Try your own website without your auto-log in. Is it easy? Or a pain? Come in the front door and see if the door swings open easily, or whacks you on the shoulder. And so forth. -Micah Solomon
We all tend to test our processes before we open our "doors", but what about months and years down the line? Do things still work well?
Whether you have a website, a brick-and-mortar store, a physical product, a traveling service, or other, there are likely hundreds of aspects to your business within which you can check for flaws.
Removing any and all barriers to entry will bring in customers a bit more smoothly and keep them.
Don't forget: Not all customers will shout when something goes wrong. Some will just quietly leave.
Salesforce: Shoulder the Issue for the Customer
Own the issue. If you didn’t ship something on time, admit it. If the wrong size was sent, apologize. Don’t make it the customer’s problem. -Nick Zinser
Such a bad feeling. Dread. Ick!
When you do something wrong and it hurts one of your customers, it's one of the worst feelings. Not only are you nervous that the customer leaves or spread this embarrassing information, but you're also worried about what your leadership will think of you.
All companies have their own level of comfort with admitting fault. One really prevalent piece of our Happiness (customer service) culture at Buffer focuses not only on admitting fault but on assuming fault.
Sound a bit extreme? Maybe we can think of it this way: removing all language that might sound as if it places fault on the customer can bring down customer defenses/emotions and open up their ability to work with you to find a viable and peaceful solution for both parties.Carefully removing language that insinuates fault can immediately bring down customer defenses. Click To Tweet
The Balance: Don't Just Listen
Beware of making assumptions - thinking you intuitively know what the customer wants. -Susan A. Friedmann
Oh goodness - this is a big one!
Let's walk through a non-social media scenario.
You're a salesperson at a kids' shoe store, and a customer walks toward you with a pair of girl's sandals. Twice this week, you had a customer walk up to you with the same sandals, pointing out a tear in the strap. Must be a manufacturing flub.
Now-- the third time you've seen these sandals come your way-- you know exactly what the issue is! The customer starts talking as she arrives near you.
She says, "Wow! These sandals are really great, but I found one issue. They..."
You interject, "Yes! The strap! That manufacturer really messed that lot up. We're giving a 50% discount on sandals with that issue."
The customer replies, "Oh... um... No, the strap is fine. I was going to say that I needed a size 6. All I'm seeing are size 5s, but now I'm a bit worried about the quality!"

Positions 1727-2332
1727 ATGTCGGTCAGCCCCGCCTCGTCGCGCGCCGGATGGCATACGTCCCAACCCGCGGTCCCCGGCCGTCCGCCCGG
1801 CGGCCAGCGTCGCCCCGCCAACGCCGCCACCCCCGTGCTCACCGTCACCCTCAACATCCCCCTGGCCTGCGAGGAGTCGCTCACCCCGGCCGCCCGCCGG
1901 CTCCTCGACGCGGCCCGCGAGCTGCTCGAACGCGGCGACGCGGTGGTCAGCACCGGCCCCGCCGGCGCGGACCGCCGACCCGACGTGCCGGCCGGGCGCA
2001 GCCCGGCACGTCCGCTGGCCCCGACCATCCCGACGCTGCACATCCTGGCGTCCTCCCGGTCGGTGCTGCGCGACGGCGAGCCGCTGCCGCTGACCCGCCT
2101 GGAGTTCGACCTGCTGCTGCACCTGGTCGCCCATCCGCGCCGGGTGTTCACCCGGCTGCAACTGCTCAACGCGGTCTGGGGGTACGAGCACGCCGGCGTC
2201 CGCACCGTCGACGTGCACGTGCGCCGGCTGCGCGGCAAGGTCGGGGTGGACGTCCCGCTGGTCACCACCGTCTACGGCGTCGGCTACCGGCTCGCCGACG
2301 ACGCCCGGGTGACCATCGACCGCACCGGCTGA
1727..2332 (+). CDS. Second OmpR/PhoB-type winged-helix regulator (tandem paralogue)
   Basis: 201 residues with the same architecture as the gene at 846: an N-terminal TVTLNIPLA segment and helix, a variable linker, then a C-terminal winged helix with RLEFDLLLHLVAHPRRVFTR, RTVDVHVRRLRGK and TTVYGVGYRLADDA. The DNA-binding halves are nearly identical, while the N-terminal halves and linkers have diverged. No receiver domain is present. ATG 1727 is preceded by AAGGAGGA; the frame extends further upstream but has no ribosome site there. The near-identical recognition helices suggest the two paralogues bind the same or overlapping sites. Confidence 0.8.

There are two issues here:
1) The customer might feel a bit disrespected. Afterall, you interrupted her, and
2) You infiltrated her with information she wasn't looking for, which took her off-track from her mission to find sandals in size 6.
Listen and reflect. Referencing your prior experiences is always a great way to go IF you have the full context. Sometimes it takes a bit of pause and reflection to pull in that full context, especially within the nature of social media customer service where we have no tone or body language to go off of.
Marsha Collier: Competent Service Beats Out Rapid Service
...customers who receive competent, knowledgeable, and all encompassing services are more likely to remember their experience and tell their friends. -Marsha Collier
This one might feel a bit counter-intuitive, as social media is all about a rapid, "on-the-go" experience. As Marsha proclaims in her infographic, it can't only be about speed.
Companies must ensure the customer's experience is a straight path from problem-to-resolution. This will provide the best chances of causing a sense of gratitude from customers after that frustrating issue has been resolved.
Inc: Have a Soul for Social Media Customer Service
If you show indifference to your customers, your employees will mimic it. If you are enthusiastic and courteous, your troops are more likely to be so as well. -Inc. Team
The biggest inference of this quote might be that if you aren't enthusiastic and courteous to customers by nature, social media customer service (or any customer service, for that matter) might not be the best fit for you.
If it doesn't come naturally to feel the frustration that your customers are experiencing, you will spend each day acting, and one day you'll slip.
It's always best to stay true to your nature and find the best role to fit your and your team members' talents!
What are your tips to hit it out of the park with social media customer service? Is there something - big or small - that you learned throughout your time serving customers?
Alright - let's get out there and thoughtfully serve.